Rob Houwing, Sport24 chief writer
Cape Town – This may well go down as the weekend where the
South African hunt for the Super Rugby 2013 title finally shrank to just one
realistic contender ... the Bulls.
The Pretoria-based team aside, the last couple of weeks have
generally seen sides for our shores experience damaging defeats to overseas
foes, only increasing the danger that the country may have to settle for a mere
one representative in the finals series, down by two from last year’s three.
Friday night saw a big torpedo strike to the collective
South African hull as the Cheetahs -- fatally suckered into an up-tempo,
frantic-paced game by the gleeful Hurricanes – crashed in Bloemfontein.
It left Naka Drotske’s charges still clinging to a playoffs
berth in sixth overall (the cut-off mark at the end of ordinary season) but
with another band of New Zealand hopefuls, the Blues, level on points just
below them and with two matches in hand.
That tally included this weekend’s kick-off at home to the
Rebels, a game the Blues would be strongly tipped to win even though the result
was still awaited at the time of writing.
The going doesn’t get any easier for the Cheetahs, fighting
to make the knockout phase of Super Rugby for the first time in their history,
which is a disadvantage of its own.
With a more conservative game at times, they could have
knocked over the ‘Canes, who put up a splendid showing for team spirit after
their Loftus thrashing but, frankly, also look pretty unlikely title material.
So where that now places the Cheetahs is anyone’s guess: all
we know is that they have a very tough five-game run-in, starting with the
impressive Reds in Bloemfontein next Saturday, then followed by the Kings
(away) and a trio of pivotal games against the Bulls (home), Stormers (away)
and Blues (home) before a useful last-round bye and its associated four points.
Yes, they could still make the playoffs but probably now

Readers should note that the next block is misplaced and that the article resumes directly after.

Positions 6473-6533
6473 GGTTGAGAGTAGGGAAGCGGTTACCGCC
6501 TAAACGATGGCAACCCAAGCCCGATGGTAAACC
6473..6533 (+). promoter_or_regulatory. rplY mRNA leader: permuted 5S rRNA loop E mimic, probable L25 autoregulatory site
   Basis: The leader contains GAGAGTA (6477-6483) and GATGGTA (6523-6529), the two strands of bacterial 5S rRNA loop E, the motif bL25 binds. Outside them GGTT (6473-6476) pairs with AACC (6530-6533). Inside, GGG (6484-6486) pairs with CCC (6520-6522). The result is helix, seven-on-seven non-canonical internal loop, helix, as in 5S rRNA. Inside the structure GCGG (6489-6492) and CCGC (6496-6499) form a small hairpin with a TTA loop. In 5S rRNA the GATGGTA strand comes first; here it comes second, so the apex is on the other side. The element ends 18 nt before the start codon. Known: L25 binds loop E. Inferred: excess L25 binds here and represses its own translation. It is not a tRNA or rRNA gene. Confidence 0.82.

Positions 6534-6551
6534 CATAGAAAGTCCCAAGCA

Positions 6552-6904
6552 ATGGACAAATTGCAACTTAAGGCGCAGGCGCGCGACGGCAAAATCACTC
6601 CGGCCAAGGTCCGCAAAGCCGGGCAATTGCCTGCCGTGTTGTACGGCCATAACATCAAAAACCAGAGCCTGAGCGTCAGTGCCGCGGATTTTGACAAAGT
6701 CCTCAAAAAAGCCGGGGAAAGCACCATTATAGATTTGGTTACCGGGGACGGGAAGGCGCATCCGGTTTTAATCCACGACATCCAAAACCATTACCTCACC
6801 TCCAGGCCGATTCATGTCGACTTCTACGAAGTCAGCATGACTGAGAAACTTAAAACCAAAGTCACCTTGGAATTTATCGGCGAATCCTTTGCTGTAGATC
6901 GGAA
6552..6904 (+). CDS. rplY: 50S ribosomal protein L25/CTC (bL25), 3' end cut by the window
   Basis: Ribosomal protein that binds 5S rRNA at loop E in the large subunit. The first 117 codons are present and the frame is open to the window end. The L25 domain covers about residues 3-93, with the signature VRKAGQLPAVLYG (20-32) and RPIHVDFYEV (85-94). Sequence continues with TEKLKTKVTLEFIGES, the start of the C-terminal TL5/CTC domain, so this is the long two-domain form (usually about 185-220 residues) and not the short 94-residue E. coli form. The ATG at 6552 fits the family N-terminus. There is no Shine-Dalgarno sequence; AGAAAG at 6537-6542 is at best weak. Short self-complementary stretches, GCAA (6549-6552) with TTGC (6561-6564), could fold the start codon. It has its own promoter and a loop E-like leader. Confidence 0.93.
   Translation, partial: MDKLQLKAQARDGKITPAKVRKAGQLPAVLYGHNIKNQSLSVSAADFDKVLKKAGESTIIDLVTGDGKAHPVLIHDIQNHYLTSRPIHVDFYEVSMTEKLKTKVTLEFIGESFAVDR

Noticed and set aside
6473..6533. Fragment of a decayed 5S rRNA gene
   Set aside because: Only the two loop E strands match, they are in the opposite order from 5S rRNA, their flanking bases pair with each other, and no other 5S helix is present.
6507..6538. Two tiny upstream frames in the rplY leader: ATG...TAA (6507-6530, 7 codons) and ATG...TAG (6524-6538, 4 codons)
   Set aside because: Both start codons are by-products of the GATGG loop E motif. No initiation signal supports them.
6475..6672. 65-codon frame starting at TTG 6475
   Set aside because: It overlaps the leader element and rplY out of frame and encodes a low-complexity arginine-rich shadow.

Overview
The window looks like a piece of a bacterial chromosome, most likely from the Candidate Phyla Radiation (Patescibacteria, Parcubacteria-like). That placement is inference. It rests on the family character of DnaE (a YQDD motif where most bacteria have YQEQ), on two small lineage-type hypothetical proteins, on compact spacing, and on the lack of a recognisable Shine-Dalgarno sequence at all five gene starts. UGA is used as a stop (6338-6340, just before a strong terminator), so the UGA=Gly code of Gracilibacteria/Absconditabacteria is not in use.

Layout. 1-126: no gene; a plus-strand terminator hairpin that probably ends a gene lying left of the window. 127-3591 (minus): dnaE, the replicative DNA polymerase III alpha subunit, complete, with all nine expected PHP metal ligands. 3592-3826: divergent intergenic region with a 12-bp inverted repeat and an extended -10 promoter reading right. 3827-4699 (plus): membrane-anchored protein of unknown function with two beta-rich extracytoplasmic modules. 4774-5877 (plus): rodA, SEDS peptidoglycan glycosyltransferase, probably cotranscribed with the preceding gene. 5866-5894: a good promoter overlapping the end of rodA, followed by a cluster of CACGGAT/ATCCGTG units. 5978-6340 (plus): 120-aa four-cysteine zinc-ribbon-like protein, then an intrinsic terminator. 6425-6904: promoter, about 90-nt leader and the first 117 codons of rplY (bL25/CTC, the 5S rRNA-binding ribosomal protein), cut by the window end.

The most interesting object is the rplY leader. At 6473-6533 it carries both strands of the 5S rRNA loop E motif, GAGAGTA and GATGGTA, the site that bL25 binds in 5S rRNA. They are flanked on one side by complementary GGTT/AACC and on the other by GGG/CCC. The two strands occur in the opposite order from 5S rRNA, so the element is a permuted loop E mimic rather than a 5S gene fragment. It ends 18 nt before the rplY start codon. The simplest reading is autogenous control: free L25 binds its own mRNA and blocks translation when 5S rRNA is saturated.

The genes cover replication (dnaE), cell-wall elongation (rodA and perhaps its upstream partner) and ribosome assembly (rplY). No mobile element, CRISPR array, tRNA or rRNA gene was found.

only in a much less favourable wildcard slot.
They did travel surprisingly well this year, winning three
of their four matches abroad, but could they do so once more against a “cream”
side or two from Australasia, at the business end? The jury’s out.
Cheetahs players who did front up strongly to the
Hurricanes, like second-rower Lood de Jager and the demonically impressive
ball-carrier Coenie Oosthuizen, will have been especially gutted by the costly
defeat – if anything the outcome only further demonstrated why the hosts should
have kept things at closer quarters more often.
Flaky Friday for the South African challenge not too
surprisingly included the still weakened, split-personality Sharks surrendering
to the Reds in Brisbane, for a fifth loss on the trot which must, surely,
signal a point of no return for their 2013 aspirations.
Keegan Daniel’s outfit have now lost six games overall, and
although ludicrous optimists among their supporters could try to argue that
they sneaked a playoffs berth last year with as many reverses on their card, it
is desperately hard to see them suddenly winning all five remaining fixtures
and with a necessary mountain of bonus points too.
In 2012, they just made the cut with 59 points – all they
have after 11 of 16 games this year are 29, meaning that they need a further 30
to reach that mark again and it cannot happen, even if they get five-point
hauls from all five games as well as banking four further points for a remaining
bye (taking them to 58).
The Sharks have simply been too much off a “one half” side
in recent weeks, being particularly susceptible to listlessness and
incompetence in the first period of matches.
The Stormers will wish to believe they can still make the finals
series if they earn a morale-lifting victory over the Waratahs in their Sydney
game very shortly (11:40 SA time) but their hopes hang by almost as flimsy a
thread, when you really think about it.
So it is all down to the Bulls, barring some sort of miracle
elsewhere, to keep the SA flag flying suitably high this season.
Even they still have much work to do if they are to ensure a
Loftus-dominated run-in to a possible fourth title for the franchise, given
that the “home semi-final” berths are currently occupied by the Brumbies and
The Bulls will also know that they can expect no derby
charity from such teams as the Sharks (who they still have to play twice) or
Stormers, even if those two are wholly also-rans by the time they lock horns.
A gut feel, even with several ordinary-season rounds to go,
is that this will not be South Africa’s year in the competition unless the
Bulls can stage a Highveld final ...
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